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No New Abnormal

Tag: Carl Limbacher

Brooklyn’s Two Most Irrepressibly Entertaining Rock Bands Branch Out This Month

The most entertaining rock twinbill of the year so far happened on one of the summer’s most blustery, wet nights last month at cozy Prospect Lefferts Gardens boite the Nest. It began with a wail and ended with the headliner’s frontwoman skidding on her knees to the edge of the stage, drenched in blood.

As impossibly high as noir punk trio Hannah vs. the Many raised the bar, the Manimals were just as charismatic. Where Hannah Fairchild ripped through torrents of lyrics, literary references, savage puns and righteous feminist rage with her siren vocals and Telecaster roar, singer Haley Bowery and her theatrical powerpop band the Manimals were every bit as dramatic and ridiculously fun to watch. Hannah vs. the Many are back at the Nest, (504 Flatbush Ave.) on August 18 at 6 PM on a bill with lots of bands. The noiserock act on afterward, George Puke (jazz fans will get the joke) are also a lot of fun. Take the Q to Prospect Park; the venue doesn’t have a website, but cover probably isn’t more than ten bucks, if that. The Manimals are at Union Pool on August 24 at 9 as part of a pro-choice benefit show; cover is $12.

It’s never safe to say that a musician is the world’s best at any one particular thing, but there’s no better songwriter than Fairchild right now. For about the past four years, she’s stripped her material down to fit her nimble, scrambling, burning power trio with bassist Carl Limbacher and drummer Max Maples. In about an hour onstage, they ripped through one menacing number after another, a mix of songs from the group’s latest album Cinemascope as well as a couple of new tunes, calling bullshit on clueless exes on Instagram, madonna/whore dynamics in theatre, and narcissism run amok. The best of the brand-new tunes followed a long trail of phantasmagorical, Syd Barrett-esque chromatic chord changes, a familiar trope for this band.

The most savagely punk tune of the night was The Auteur, a kiss-off anthem to end all kiss-off anthems: in this group’s world, the battle of the sexes is always a death match. They closed with Kopfkino, which on one of many levels is a terse, allusive Holocaust narrative set to amped-up 60s Flamin’ Groovies janglerock: “What’s the last stop for a face on a train?” Fairchild asked pointedly.

The Manimals followed with a slightly less savagely surreal set of Bowie-esque powerpop: imagine what the Thin White Duke would have done, backed by Cheap Trick, around the time of the Alladin Sane album. Where Fairchild, tall and blonde in her slinky black strapless dress, played femme fatale, the lithe, strikingly blue-eyed Haley Bowery pulled off some neat split-second costume changes for a more chameleonic look.

The band’s set was less overtly venomous but still had an edge. Sadly, this was drummer Matt O’Koren’s last show with this crew: like so many other good New York musicians, he’s been brain-drained out of town. The twin guitars of Michael Jayne and Christopher Sayre kept the glamrock flair front and center while bassist Jack Breslin kicked in some emphatic climbs along with slithery low-end riffage.

The irresistible “whoah-oh” chorus of the big powerpop anthem Bury Me Here masked the song’s ambiguity over how much fun it really is to be young and out on the prowl in what’s left of this city. Likewise, the band scorched through a punked out take of A Key, a cynically detailed, defiant burner from the band’s latest album Multiverse. Another almost obscenely catchy tune from the record, Savage Planet was more Runaways than Go-Go’s.

The funniest moment of the night was when the band finally figured out what they were going to do with Under Pressure – the Bowie/Queen collaboration – playing it suspiciously deadpan. There was also a satanic ritual of sorts as an intro to Triple Hex, a big, creepy Lynchian country-pop ballad which set up the end of the night. The blood all over Haley turned out to be fake, but for a minute it wasn’t completely obvious whether all the drinks had finally caught up with her and she really was offering herself up as a human sacrifice. Or a female Iggy Pop – the show was that much fun.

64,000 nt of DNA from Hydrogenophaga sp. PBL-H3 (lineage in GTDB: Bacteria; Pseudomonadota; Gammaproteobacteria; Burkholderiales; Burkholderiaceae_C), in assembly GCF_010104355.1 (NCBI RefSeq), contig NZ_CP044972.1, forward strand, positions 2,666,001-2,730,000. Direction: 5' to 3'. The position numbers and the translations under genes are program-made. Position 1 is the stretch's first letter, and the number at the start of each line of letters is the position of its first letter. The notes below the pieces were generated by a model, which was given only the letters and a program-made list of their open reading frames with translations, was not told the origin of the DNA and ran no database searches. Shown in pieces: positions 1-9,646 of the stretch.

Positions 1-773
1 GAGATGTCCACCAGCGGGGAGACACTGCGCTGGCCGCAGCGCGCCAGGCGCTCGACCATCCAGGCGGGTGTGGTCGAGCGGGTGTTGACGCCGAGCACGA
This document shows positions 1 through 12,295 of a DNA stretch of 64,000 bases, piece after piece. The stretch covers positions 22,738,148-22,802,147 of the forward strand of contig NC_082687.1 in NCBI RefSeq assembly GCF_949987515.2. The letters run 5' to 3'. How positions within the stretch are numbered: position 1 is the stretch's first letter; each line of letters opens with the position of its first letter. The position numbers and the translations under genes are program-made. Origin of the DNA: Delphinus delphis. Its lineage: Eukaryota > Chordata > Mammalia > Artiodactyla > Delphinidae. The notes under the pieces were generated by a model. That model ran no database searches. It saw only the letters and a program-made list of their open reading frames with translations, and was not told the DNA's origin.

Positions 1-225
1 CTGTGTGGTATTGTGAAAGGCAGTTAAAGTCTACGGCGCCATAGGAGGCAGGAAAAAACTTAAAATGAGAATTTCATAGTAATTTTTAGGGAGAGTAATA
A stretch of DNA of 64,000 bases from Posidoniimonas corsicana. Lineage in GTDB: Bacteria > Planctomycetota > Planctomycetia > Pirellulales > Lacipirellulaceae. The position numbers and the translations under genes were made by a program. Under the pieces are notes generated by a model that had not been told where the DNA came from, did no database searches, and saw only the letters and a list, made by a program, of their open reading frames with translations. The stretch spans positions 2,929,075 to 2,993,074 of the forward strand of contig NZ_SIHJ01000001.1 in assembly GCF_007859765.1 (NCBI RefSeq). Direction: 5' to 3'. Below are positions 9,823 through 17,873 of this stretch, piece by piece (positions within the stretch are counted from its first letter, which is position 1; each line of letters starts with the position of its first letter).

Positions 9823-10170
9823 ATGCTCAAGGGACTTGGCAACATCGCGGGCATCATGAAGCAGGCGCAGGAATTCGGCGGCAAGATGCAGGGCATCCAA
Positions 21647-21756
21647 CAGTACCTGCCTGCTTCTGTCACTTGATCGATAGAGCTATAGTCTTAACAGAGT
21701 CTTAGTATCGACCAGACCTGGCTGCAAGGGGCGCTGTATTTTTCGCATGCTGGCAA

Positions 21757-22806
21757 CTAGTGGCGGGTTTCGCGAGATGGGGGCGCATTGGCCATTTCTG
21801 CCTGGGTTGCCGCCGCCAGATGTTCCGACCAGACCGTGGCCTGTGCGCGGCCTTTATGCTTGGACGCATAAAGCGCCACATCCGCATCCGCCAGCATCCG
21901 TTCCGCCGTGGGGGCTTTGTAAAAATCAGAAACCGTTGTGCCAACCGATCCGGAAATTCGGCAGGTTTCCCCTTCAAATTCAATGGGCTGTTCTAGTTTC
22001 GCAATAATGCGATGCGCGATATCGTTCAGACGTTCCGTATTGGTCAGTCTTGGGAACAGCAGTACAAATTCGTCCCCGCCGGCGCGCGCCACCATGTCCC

Hannah Vs. the Many Release the Best Rock Record of 2016

For the past five years or so, Hannah Vs. the Many have earned a reputation for incendiary live shows and brilliant albums equally informed by noir cabaret, punk, art-rock and theatre music, with a dash of magic realism. Frontwoman/multi-instrumentalist Hannah Fairchild might not just be the best songwriter in New York: she might be the best songwriter anywhere in the world. Her torrential volleys of lyrics have stiletto wit, sardonic and often savage double entendres, and a towering angst that sometimes boils over into raw wrath. While her writing reflects elements of purist Carl Newman powerpop, epic Paul Wallfisch grandeur and Neko Case noir, she’s a stronger and more eclectic writer than any of them with the possible exception of the Botanica frontman. Her wounded wail is one of the most riveting and dramatic voices in New York as well. Originally a keyboardist, she was writing brooding acoustic guitar songs almost from the moment she first picked up the instrument, then pulled a band together and the rest is history.

Their debut, All Our Heroes Drank Here, made the shortlist of the best albums of 2012 here; the follow-up, Ghost Stories ranked high on that list two years later. Their latest release, Cinemascope, draws its inspiration from classic film from over the decades. In terms of vast lyrical scope, genre-defying sophistication and sheer catchiness, it’s the best rock record of the year (caveat: Karla Rose & the Thorns have one in the can that hasn’t hit yet). Hannah Vs. the Many are playing the album release show at around 9 this Saturday, Nov 19 at Bushwick Public House at 1288 Myrtle Ave; the closest train is the M to Central Ave.

The opening track, Smoke Is Rising begins as a pensive art-rock ballad, Fairchild adding a jazz tinge with her piano, and builds to a noisy metallic inferno. It follows the same arc as the suicide jumper in Fairchild’s similarly searing All Eyes on Me; this one’s about a woman’s self-immolation, and every metaphor that could imply. When Fairchild intones, “You notice me, don’t you?” it’s just as much a condemnation of those who would watch without intervening as it is a cynical comment on depressive self-absorption.